7 April 2023 - The Dutch government published changes to the application of the exemption method for directors' fees of statutory directors and supervisory directors abroad.
In general, the income of statutory directors and supervisory directors (further: directors), residents of the Netherlands, is taxed in the country where the company is situated.
In order to avoid double taxation, most tax treaties apply the credit method. This means that the tax paid abroad is deducted from the personal income tax due in the Netherlands on the worldwide income (including the directors’ fee).
This may result in an additional amount of Dutch tax in case the tax paid abroad is less than the tax due in the Netherlands.
Based on a Decree of the State Secretary of Finance published in 2008, directors could apply the exemption method in relation to their directors’ fee in their Dutch personal income tax returns, under the following conditions:
The board members’ remuneration is actually subject to taxation in the foreign country;
and in the foreign country there isn’t a more favourable regime for such income than for a standard employment income.
The exemption method consists of a reduction of the Dutch personal income tax due. In short, the reduction is calculated as follows:
Foreign income / worldwide income * income tax due on worldwide income
The outcome of this calculation is the reduction of the tax due in the Netherlands on the worldwide income. In case the reduction calculated is higher than the amount of tax paid abroad, which is usually the case, there is an advantage when applying this method.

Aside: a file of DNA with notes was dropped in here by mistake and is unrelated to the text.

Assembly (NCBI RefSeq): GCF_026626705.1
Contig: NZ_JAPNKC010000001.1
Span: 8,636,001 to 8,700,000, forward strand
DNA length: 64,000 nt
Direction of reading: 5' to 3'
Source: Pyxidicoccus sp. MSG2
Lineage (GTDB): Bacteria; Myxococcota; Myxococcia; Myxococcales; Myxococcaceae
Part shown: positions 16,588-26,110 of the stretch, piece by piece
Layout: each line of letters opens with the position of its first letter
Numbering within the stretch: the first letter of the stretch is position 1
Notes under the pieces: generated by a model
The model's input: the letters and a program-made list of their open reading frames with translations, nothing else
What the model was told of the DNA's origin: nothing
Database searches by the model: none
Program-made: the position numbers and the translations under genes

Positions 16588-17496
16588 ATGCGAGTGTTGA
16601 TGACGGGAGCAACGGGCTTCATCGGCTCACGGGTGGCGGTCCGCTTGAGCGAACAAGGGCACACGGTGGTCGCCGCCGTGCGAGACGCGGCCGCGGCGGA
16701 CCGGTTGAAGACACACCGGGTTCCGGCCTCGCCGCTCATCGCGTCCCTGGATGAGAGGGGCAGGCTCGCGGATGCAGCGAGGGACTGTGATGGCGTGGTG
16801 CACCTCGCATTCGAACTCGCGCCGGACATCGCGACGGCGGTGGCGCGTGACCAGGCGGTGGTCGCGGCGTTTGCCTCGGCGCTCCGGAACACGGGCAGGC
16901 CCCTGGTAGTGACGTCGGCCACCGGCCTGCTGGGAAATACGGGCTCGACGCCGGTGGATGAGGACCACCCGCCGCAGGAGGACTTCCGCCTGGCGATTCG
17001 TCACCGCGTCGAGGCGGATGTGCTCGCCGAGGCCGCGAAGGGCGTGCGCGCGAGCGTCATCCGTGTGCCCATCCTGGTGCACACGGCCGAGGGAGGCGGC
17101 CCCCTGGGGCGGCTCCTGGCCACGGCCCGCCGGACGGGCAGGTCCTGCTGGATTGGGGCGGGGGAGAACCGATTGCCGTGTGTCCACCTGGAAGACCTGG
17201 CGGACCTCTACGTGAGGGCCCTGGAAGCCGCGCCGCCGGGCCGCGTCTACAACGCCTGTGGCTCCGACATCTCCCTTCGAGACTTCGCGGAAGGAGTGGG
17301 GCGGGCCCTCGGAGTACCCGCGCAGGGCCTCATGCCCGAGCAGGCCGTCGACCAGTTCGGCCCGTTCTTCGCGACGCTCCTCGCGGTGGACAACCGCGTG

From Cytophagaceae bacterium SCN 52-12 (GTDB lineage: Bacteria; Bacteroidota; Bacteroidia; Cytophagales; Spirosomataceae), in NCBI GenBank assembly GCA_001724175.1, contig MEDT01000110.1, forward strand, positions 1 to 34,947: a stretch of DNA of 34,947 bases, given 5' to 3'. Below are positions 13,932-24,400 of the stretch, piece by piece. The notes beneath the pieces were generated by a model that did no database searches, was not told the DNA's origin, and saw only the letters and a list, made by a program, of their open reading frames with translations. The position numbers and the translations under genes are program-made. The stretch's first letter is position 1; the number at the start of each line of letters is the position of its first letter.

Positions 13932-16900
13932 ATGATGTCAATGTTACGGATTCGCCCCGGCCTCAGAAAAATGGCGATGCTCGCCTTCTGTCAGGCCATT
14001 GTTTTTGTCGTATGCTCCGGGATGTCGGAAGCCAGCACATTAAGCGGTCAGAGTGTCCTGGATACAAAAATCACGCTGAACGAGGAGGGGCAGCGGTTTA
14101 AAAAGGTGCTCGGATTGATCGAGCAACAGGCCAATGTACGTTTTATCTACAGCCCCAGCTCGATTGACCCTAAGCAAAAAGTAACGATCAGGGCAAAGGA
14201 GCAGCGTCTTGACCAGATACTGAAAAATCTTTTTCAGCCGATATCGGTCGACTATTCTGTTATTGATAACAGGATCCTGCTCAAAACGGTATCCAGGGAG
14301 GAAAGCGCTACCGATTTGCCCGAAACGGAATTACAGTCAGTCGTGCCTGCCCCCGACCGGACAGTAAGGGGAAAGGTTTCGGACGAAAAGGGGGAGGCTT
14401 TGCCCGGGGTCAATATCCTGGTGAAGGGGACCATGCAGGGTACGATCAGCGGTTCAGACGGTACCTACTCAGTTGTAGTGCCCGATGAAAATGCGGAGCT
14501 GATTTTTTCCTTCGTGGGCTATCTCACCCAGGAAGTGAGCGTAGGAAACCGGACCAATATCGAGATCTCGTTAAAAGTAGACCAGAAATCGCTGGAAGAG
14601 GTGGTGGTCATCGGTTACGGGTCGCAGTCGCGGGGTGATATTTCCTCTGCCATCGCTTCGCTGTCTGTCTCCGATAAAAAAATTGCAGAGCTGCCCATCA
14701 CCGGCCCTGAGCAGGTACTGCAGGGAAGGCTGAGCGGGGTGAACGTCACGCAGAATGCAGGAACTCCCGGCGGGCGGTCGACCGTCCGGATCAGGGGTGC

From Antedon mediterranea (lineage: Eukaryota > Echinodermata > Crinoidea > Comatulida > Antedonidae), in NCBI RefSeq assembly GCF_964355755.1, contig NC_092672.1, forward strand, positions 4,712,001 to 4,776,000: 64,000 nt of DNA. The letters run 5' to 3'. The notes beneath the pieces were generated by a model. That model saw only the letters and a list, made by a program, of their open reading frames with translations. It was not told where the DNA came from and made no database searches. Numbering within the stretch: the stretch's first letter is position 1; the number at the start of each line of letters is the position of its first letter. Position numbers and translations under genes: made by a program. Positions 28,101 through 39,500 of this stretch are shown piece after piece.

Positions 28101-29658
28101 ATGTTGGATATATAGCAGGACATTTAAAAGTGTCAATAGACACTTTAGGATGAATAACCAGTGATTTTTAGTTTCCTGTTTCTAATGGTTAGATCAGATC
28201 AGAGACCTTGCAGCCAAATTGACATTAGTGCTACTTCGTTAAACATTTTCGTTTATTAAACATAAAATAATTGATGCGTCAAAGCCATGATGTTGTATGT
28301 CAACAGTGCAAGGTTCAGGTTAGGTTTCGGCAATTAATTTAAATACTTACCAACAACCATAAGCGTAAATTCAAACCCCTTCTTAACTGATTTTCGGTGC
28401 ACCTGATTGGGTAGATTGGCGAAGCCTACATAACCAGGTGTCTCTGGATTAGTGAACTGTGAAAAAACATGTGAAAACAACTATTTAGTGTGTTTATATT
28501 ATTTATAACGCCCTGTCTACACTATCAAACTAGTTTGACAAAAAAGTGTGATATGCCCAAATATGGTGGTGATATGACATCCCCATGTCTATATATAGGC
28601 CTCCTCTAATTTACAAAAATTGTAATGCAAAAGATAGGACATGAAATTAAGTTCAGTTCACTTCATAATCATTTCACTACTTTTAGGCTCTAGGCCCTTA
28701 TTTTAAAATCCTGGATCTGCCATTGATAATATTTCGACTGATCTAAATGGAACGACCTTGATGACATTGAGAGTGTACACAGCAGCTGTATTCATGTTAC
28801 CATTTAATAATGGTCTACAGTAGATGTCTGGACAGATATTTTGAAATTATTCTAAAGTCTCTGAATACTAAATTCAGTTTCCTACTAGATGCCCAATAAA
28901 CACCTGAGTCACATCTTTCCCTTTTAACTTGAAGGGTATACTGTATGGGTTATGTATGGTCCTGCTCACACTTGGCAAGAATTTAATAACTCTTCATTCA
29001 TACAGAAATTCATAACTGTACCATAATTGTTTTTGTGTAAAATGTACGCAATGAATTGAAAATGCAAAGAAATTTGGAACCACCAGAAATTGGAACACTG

On July 13, 2022 the State Secretary announced that the above possibility will be abolished per January 2023. As a result, directors will no longer be able to use the exemption method, but the credit method will apply as of 1 January 2023.
As a result of this change, directors residing in the Netherlands and performing activities as a director of a foreign company may receive a lower net fee for their director’s activities.
To clarify the tax consequences, you will find an example below.
A Dutch resident is a board member of company X, which is established in France. This board member receives an annual remuneration of €25,000. This remuneration is effectively taxed in France at a rate of 14%, which is similar to French wage tax rate. Therefore, the Dutch conditions for granting a tax reduction using the exemption method are met. This means that the Dutch board member only pays an amount of €3,500 (€25,000 x 14%) of French personal income tax and no personal income tax in the Netherlands.
The repeal of the Dutch tax policy, announced by the State Secretary on 13 July 2022, will lead to a different outcome as of 1 January 2023. Consequently, the tax relief granted by the Netherlands will be based on the credit method. This relief consists of a deduction of the French taxes due on the total amount of the Dutch personal income tax due on the remuneration. In this way, the Dutch board member of the French company will be taxed in the same manner as a Dutch board member of a Dutch company. The total amount of Dutch personal income tax due on the remuneration is €9,337.50 (€25.000 x 37,35%). This amount is reduced by the personal income tax paid in France (€3,500 (€25,000 x 14%)), resulting in an amount of €5,837.50 of Dutch personal income tax due.
This example shows that based on the previous Dutch tax policy, the Dutch board member of a French company will pay a total amount of €3,500 of personal income tax. As of 1 January 2023, the Dutch board member will have to pay both French and Dutch personal income tax, resulting in a total amount of €9,337.50.
Want to know more?
Do you want to know more about the impact of this changes? Please contact Alexander Rasink via email or by phone +31 (0)88 277 1615 or Madelon Warning via email or by phone +31 (0)88 277 2426. They can help you further.
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